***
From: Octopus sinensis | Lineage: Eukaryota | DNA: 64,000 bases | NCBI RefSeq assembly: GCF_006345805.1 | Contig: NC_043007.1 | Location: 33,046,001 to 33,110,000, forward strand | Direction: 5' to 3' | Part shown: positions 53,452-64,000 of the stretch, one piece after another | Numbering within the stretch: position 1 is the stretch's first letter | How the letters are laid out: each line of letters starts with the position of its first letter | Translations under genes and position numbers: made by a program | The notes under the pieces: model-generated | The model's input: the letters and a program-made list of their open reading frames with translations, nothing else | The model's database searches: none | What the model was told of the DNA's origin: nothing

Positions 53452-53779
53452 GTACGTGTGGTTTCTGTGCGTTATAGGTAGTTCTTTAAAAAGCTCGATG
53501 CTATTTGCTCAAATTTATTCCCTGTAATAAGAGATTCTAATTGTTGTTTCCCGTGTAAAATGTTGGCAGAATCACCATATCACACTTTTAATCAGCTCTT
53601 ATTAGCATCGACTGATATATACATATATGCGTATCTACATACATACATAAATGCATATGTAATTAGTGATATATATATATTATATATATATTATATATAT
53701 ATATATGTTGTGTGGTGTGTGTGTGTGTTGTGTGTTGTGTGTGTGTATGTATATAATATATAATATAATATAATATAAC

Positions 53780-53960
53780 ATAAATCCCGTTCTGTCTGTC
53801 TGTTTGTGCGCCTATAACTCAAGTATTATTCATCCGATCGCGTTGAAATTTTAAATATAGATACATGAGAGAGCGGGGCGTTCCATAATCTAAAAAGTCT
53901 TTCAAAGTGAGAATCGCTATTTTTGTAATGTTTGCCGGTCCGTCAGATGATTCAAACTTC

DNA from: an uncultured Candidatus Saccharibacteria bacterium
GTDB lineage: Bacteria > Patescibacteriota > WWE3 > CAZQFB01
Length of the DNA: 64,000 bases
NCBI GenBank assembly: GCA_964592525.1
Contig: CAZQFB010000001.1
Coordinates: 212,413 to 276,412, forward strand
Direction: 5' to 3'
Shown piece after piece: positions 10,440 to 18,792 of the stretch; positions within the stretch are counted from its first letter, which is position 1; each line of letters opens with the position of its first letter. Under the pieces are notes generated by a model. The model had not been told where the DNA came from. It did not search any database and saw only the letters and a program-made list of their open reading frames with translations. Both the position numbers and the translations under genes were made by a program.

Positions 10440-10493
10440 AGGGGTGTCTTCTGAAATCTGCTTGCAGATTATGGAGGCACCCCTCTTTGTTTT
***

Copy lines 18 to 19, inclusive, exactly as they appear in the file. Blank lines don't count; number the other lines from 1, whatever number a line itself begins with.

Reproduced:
Shown piece after piece: positions 10,440 to 18,792 of the stretch; positions within the stretch are counted from its first letter, which is position 1; each line of letters opens with the position of its first letter. Under the pieces are notes generated by a model. The model had not been told where the DNA came from. It did not search any database and saw only the letters and a program-made list of their open reading frames with translations. Both the position numbers and the translations under genes were made by a program.

Positions 10440-10493